Sen. Dick Durbin (D-Ill.), the chairman of the Senate Judiciary Committee, detailed his change of heart on abortion laws on Tuesday after GOP members of the committee pointed out his past desire to overturn Roe v. Wade.
At the committee’s hearing on legal concerns in a post-Roe America, Sen. Mike Lee (R-Utah), submitted a copy of a letter that Durbin wrote in 1989 in which he condemned “abortion on demand” and wrote, “I continue to believe the Supreme Court’s decision in Roe v. Wade should be reversed.”
“The doomsday calls from those on the left are ignoring common sense,” Lee said. “They’re ignoring what human instinct tells us about protecting the most vulnerable among us. Members of this committee, including some who are now attacking the Dobbs decision, once shared these views.”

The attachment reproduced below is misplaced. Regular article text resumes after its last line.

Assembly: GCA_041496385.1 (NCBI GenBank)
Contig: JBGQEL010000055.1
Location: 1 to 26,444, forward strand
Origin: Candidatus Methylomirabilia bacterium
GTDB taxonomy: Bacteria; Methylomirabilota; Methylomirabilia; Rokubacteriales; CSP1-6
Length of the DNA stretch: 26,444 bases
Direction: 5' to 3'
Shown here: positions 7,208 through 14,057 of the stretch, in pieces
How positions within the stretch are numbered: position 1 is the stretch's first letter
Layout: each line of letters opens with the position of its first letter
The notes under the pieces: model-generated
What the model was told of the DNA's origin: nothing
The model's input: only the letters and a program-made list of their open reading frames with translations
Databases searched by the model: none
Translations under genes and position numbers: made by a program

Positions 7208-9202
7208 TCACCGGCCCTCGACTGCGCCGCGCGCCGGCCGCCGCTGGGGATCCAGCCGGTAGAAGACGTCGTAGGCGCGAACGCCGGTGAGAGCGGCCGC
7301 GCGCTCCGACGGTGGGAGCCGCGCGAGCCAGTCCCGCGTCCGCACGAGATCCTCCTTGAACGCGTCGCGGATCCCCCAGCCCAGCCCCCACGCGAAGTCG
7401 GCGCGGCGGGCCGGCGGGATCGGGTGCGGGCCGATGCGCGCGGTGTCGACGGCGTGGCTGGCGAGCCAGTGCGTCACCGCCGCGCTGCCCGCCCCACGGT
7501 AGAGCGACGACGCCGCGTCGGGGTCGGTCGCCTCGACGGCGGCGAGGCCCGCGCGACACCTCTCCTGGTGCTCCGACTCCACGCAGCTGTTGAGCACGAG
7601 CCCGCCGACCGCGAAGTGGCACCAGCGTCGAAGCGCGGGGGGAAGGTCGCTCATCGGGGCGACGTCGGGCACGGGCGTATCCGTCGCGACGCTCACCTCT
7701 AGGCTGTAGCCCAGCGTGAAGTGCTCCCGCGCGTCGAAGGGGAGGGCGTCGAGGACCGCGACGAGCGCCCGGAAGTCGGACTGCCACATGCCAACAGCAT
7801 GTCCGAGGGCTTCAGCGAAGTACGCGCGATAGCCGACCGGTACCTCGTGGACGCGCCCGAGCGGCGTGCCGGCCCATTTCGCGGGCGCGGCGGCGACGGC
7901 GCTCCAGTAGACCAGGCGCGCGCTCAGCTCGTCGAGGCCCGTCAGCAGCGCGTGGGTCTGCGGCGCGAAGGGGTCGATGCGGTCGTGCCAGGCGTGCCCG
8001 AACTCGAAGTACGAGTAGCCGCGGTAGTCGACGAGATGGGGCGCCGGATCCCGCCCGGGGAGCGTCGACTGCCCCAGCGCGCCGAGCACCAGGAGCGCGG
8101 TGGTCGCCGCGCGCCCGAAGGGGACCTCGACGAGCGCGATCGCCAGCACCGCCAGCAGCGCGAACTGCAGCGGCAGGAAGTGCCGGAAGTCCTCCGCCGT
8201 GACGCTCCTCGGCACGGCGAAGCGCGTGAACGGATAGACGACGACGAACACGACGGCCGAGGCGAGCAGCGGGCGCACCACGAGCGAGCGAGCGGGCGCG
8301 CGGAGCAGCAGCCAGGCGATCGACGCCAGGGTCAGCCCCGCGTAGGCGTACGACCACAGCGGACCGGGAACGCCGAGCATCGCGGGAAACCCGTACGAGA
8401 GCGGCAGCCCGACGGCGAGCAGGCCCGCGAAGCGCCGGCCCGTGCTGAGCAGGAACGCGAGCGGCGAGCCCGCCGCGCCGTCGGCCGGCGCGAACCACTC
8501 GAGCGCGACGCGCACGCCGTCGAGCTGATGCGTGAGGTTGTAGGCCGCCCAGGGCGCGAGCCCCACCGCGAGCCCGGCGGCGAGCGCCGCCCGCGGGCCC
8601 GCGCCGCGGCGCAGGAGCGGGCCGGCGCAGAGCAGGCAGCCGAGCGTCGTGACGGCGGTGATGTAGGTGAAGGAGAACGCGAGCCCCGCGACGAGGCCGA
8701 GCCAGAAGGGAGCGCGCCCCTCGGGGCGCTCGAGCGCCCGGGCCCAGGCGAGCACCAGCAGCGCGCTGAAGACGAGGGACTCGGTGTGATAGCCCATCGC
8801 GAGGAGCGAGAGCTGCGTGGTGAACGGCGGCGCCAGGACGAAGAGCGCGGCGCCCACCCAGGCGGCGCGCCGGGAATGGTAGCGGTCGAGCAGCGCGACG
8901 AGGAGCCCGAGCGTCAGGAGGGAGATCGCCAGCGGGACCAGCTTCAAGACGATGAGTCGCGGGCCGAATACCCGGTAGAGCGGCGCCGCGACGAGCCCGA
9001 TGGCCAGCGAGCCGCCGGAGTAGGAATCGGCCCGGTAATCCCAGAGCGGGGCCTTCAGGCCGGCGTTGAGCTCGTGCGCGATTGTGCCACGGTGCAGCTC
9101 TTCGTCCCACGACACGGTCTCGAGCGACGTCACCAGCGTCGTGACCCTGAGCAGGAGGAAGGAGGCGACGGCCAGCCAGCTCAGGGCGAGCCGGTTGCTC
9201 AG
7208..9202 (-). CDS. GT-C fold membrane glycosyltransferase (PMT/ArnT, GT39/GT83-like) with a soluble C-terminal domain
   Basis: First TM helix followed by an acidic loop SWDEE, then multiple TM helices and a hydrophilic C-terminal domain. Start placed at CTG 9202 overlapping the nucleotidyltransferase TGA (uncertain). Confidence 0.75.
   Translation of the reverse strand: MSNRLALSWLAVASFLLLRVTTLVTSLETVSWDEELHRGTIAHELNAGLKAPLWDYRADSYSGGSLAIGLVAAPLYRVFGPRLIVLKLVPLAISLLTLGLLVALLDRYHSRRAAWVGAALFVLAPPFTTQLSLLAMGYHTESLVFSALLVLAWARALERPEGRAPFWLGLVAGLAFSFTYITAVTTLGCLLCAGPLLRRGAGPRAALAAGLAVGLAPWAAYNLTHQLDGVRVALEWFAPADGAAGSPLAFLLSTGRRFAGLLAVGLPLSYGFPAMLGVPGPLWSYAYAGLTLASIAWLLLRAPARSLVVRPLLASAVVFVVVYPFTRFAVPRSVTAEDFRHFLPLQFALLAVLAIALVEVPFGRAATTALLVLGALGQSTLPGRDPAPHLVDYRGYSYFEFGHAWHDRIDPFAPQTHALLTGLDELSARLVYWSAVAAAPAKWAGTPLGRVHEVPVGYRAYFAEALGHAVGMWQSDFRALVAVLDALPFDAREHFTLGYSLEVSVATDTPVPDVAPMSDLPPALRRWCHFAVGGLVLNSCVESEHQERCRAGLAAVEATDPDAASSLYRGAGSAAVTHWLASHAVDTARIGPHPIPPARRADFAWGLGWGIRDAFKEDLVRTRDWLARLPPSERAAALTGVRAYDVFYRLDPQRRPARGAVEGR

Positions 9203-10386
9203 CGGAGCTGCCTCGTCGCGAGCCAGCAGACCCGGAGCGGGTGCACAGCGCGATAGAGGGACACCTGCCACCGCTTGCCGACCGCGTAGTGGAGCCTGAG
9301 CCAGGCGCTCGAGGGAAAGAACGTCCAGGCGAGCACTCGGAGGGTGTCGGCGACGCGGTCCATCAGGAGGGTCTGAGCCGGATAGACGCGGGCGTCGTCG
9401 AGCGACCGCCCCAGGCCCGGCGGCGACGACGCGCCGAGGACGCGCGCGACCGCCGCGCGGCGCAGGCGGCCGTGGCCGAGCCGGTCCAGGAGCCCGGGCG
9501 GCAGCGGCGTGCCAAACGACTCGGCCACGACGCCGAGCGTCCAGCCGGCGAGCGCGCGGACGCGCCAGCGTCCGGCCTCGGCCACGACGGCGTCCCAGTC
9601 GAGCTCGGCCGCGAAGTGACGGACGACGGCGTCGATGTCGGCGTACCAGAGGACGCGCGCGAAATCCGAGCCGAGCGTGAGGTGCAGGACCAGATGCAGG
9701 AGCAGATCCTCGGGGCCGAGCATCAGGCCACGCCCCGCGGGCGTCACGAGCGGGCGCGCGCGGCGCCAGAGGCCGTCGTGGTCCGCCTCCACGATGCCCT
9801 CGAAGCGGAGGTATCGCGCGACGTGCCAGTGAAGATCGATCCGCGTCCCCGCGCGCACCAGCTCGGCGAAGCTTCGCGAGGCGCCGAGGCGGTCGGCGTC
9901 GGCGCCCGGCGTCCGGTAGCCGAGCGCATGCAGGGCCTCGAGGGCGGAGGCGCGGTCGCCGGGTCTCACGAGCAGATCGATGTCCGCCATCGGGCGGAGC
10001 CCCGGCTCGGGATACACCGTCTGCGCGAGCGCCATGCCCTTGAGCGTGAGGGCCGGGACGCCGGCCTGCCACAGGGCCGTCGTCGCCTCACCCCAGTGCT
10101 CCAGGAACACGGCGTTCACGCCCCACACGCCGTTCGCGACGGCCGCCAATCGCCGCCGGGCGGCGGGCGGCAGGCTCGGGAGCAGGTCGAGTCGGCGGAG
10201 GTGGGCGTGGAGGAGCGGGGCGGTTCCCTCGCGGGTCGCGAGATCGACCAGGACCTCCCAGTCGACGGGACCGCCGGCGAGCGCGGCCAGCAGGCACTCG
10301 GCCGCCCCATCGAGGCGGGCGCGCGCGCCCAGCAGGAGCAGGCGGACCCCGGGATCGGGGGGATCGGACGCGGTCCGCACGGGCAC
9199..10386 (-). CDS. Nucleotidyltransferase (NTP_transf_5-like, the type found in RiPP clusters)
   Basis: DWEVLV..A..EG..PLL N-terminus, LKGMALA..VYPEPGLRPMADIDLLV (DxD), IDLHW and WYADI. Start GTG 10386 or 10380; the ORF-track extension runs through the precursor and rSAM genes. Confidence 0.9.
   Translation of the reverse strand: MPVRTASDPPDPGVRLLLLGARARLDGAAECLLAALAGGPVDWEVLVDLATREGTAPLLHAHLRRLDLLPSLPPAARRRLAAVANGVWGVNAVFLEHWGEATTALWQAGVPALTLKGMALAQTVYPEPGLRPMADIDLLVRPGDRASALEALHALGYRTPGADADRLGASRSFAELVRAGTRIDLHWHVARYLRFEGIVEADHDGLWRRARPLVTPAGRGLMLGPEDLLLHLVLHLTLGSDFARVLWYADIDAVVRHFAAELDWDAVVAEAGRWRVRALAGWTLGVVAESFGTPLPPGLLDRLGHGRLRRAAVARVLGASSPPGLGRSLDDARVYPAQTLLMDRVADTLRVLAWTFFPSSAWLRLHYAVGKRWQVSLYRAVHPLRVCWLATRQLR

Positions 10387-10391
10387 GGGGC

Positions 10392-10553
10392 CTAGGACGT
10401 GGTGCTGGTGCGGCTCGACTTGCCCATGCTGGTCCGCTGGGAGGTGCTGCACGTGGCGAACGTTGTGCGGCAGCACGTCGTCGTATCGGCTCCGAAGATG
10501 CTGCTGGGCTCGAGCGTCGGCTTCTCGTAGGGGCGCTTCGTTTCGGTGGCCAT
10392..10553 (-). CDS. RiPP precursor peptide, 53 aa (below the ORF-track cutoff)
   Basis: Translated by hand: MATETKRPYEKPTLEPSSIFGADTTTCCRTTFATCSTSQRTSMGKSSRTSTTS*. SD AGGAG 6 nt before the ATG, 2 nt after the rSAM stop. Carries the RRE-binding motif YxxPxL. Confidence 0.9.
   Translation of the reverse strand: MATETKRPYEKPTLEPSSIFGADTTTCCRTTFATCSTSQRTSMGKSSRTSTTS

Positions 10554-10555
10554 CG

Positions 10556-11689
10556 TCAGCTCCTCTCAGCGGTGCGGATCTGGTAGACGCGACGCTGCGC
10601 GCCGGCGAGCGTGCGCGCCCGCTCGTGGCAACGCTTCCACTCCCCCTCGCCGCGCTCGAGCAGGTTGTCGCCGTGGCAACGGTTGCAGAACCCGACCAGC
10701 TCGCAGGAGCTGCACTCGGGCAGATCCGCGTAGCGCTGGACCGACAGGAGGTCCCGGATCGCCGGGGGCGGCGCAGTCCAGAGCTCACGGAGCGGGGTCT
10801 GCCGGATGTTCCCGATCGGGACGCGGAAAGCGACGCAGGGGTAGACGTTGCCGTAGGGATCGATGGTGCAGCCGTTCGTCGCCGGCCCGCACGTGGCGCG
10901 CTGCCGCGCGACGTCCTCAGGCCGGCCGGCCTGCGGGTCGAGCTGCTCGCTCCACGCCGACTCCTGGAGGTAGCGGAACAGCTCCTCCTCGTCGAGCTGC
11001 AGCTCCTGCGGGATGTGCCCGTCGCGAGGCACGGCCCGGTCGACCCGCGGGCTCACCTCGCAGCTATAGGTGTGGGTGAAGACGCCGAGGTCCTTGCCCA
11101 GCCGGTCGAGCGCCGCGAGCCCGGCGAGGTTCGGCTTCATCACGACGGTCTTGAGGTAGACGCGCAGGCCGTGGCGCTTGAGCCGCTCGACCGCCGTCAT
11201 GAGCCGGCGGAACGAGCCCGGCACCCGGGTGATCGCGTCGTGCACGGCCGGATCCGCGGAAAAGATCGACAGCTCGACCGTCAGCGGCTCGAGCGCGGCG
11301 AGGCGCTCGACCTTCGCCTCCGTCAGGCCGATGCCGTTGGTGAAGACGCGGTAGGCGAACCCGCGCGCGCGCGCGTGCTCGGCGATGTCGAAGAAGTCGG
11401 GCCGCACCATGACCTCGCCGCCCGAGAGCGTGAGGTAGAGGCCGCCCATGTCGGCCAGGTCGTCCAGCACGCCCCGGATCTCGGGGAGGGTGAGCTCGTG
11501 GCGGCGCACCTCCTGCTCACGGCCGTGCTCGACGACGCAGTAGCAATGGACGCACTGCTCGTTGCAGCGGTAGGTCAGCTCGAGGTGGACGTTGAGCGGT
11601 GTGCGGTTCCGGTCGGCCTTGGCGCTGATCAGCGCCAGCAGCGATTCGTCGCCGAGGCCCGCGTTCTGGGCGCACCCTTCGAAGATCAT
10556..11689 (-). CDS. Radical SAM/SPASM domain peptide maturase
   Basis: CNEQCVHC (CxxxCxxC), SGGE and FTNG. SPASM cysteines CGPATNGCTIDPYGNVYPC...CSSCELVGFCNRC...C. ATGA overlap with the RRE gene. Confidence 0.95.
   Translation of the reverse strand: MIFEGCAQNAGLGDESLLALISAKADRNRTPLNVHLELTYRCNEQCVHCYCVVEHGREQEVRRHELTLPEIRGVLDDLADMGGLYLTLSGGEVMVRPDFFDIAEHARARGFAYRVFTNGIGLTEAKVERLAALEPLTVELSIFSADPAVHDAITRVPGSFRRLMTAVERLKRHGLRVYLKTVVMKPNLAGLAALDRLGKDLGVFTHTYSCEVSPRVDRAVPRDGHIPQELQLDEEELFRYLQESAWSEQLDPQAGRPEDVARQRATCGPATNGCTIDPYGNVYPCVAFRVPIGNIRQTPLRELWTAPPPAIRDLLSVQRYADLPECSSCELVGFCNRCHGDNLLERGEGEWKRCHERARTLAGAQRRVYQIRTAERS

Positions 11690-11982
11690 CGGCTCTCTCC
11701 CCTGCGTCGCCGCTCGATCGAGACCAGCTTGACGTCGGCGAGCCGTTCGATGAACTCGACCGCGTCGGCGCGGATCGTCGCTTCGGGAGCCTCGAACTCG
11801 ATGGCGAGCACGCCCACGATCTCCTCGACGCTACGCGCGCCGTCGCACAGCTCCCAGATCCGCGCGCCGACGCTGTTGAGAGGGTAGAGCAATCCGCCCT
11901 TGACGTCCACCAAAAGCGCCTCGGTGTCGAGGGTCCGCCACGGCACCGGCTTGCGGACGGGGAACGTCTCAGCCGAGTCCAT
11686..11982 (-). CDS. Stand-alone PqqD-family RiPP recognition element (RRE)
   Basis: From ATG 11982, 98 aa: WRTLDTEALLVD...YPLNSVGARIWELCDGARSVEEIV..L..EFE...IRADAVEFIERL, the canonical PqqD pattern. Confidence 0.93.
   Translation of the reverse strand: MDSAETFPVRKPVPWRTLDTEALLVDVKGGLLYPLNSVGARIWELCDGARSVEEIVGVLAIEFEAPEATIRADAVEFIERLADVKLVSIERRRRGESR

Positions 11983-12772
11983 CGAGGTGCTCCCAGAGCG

The Supreme Court last month overturned the federal right to abortion in a case from Mississippi, Dobbs v. Jackson Women’s Health Organization, leaving it to states to set abortion laws. More than a dozen GOP-led states have since moved to ban abortion with few exceptions, though courts have blocked a number of the laws amid legal challenges.
At the end of Tuesday’s hearing, Durbin told the committee and the panelists that the letter and his past views on abortion were not new, but went on to explain how his mind had been changed on reproductive rights during a meeting young people in Illinois.
“I sat down with two young women who were about to turn 18 — one a victim of incest, one a victim of rape — and they told me their stories. I didn’t ask them to, but they wanted to tell me. I left that meeting with a kind of understanding that I had never had before about the complexity of the decision behind the abortion procedure,” Durbin said.
“I thought to myself, ‘As an individual member of Congress, are you ready to pass a law that applies to every woman in America?’ No. It really has to be her decision. And we can regulate it as we should, but at that point I made my break,” he added.